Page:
Text Legibility and Standards in Wayfinding
British Standards and UK Braille Standards.
Wayfinding in built environments is vital to get right as it both instructs and demonstrates directional information for general use and for safety. The main function of wayfinding is to convey information clearly and concisely without being confusing to visitors. Wayfinding directs visitors who may be unfamiliar with their surroundings to a location or destination effortlessly and takes account of the needs of all, including those with sight loss. A typical wayfinding signage scheme may consist of;
Identification Signs. These identify where the viewer is and do not provide directions, but instead, they may serve as a kind of “you are here” identifier or let users know when they’ve arrived at a specific point.
Directional Signs. These are signs to keep people moving from point A to point B, and typically appear at junctions or anywhere someone might have a choice of paths.
Informational Signs. These are less about moving toward a destination than about supplementing the journey with useful information that the user might need.
Regulatory Signs. Typically signs that inform users of regulations and requirements that are in place, and may include ‘no smoking’ and emergency situation signs.
A functional wayfinding scheme should follow design principles and standards to ensure that they are consistent in the message that they present and do not offer unreliable, confusing or conflicting information to the user. However, while there are national standards that control wayfinding signage in certain aspects and situations, signage on private sites such as businesses, educational institutions, and other non-public sites can vary in some respects.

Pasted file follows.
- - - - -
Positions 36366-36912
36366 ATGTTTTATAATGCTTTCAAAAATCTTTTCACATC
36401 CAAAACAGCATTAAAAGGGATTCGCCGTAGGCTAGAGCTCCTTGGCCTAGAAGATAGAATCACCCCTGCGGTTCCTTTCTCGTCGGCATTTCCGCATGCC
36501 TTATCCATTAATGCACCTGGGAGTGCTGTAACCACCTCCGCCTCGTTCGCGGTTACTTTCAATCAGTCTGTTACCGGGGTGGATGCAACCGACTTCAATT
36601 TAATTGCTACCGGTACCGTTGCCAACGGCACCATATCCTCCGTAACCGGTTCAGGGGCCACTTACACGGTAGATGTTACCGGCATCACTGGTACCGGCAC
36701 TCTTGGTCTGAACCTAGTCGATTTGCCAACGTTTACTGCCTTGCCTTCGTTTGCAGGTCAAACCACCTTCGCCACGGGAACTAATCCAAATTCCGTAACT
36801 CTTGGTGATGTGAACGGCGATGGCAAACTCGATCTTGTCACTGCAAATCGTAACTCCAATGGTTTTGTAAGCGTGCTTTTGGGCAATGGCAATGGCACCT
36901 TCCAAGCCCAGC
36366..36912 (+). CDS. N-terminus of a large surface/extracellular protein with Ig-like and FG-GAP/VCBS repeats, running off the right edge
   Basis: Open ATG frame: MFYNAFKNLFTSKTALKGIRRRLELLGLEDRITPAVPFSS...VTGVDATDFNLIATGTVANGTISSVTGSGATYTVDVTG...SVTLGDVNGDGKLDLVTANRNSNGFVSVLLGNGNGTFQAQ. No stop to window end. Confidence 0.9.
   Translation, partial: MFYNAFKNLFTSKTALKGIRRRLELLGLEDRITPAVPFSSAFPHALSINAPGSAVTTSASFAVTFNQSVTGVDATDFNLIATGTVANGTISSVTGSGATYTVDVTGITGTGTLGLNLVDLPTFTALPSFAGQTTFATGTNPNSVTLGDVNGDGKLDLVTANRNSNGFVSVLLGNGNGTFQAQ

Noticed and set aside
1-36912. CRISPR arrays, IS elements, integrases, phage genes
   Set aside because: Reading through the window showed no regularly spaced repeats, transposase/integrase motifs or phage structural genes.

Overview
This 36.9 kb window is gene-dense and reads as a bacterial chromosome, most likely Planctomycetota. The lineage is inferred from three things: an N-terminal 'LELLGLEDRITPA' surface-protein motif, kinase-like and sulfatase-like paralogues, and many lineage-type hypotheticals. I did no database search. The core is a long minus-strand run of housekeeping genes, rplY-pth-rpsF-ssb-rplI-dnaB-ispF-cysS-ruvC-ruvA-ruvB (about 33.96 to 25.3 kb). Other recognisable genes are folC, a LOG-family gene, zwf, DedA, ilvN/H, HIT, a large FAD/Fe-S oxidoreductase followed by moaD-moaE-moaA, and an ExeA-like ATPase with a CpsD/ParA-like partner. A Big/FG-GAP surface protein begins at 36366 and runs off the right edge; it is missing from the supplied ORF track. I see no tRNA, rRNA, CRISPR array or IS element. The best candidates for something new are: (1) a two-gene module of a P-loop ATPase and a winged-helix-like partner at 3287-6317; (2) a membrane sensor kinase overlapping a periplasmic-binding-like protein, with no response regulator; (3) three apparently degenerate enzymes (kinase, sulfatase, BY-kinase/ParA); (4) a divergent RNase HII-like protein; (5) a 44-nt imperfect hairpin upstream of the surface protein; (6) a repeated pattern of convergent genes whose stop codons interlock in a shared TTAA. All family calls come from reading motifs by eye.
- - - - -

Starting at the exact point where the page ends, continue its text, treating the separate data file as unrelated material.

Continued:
The current British Standard for signage specifications BS599:2009 - Specification for the design and construction of signs for publicity, decorative and general purposes – controls most aspects of wayfinding and signs that would be found in a public area. The standard provides guidance on materials, design and construction, marking and literature, illumination requirements, protection against damage, and service life.
The critical components of effective wayfinding signage are the legibility of the text and any instructive or demonstrative images. These images tend to be icons that are understood internationally, but any lettering needs to be clear and easy to read at distance, to give provide understanding. There is not a single, standard font for lettering and different Government departments use a selection of different bespoke font sets. For example, the roadways use a series of fonts known as Transport in medium, heavy, and Greek for road signs, while the UK rail system uses its own Rail Alphabet for signage.
For Braille, Unified English Braille was introduced in 2015 as a means of providing a standard means of displaying Braille text, but there is still a lot of Standard English Braille that features in the UK. As the modern architecture design community continues to become more inclusively-aware, it is to be expected that wayfinding standards will continue to improve for users with sight loss.
There are no universal rules for typefaces used on wayfinding signs but the ultimate criteria is that it must be legible and not create confusion in its message. It should also be worth considering that non-standard font types may alienate visitors to the space, make wayfinding difficult and detract from the experience, or worse still put people off from revisiting a space again in the future.